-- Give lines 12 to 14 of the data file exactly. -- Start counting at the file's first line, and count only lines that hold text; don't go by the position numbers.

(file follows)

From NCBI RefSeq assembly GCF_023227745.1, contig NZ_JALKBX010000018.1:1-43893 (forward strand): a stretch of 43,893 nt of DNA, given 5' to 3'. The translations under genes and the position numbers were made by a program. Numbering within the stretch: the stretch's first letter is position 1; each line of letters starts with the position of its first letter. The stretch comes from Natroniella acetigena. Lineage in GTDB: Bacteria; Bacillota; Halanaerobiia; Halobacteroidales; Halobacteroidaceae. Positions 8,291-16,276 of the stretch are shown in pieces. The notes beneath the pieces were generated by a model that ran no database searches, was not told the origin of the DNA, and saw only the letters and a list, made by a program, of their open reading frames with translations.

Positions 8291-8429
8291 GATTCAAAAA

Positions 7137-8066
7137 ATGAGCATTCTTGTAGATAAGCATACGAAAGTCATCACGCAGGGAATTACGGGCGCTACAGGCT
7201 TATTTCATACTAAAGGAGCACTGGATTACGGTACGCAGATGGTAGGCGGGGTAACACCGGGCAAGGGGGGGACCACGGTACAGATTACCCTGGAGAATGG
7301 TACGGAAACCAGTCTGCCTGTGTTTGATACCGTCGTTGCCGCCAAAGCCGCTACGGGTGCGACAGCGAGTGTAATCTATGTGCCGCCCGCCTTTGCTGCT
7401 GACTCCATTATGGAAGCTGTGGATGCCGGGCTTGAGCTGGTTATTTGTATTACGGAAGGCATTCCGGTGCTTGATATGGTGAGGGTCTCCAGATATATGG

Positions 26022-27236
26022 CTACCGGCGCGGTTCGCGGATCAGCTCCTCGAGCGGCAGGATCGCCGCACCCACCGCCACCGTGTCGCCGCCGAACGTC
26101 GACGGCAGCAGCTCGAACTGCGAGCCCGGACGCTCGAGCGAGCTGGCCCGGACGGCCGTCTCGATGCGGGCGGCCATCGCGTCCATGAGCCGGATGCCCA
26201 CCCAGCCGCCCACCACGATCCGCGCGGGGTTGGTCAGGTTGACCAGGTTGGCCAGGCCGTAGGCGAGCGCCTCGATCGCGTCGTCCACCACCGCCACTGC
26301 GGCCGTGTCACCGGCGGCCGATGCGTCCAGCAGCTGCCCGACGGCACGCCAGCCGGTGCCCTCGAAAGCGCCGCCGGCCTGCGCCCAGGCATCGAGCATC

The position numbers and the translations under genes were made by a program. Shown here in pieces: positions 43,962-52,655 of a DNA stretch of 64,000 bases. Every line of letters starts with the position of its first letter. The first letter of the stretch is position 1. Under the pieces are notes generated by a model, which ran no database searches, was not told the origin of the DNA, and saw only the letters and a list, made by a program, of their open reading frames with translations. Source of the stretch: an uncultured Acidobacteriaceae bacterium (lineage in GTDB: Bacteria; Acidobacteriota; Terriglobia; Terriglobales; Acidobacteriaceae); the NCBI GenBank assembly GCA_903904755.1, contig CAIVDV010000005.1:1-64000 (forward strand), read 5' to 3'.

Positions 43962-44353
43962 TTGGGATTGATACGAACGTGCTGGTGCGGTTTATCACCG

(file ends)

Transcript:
26201 CCCAGCCGCCCACCACGATCCGCGCGGGGTTGGTCAGGTTGACCAGGTTGGCCAGGCCGTAGGCGAGCGCCTCGATCGCGTCGTCCACCACCGCCACTGC
26301 GGCCGTGTCACCGGCGGCCGATGCGTCCAGCAGCTGCCCGACGGCACGCCAGCCGGTGCCCTCGAAAGCGCCGCCGGCCTGCGCCCAGGCATCGAGCATC

The position numbers and the translations under genes were made by a program. Shown here in pieces: positions 43,962-52,655 of a DNA stretch of 64,000 bases. Every line of letters starts with the position of its first letter. The first letter of the stretch is position 1. Under the pieces are notes generated by a model, which ran no database searches, was not told the origin of the DNA, and saw only the letters and a list, made by a program, of their open reading frames with translations. Source of the stretch: an uncultured Acidobacteriaceae bacterium (lineage in GTDB: Bacteria; Acidobacteriota; Terriglobia; Terriglobales; Acidobacteriaceae); the NCBI GenBank assembly GCA_903904755.1, contig CAIVDV010000005.1:1-64000 (forward strand), read 5' to 3'.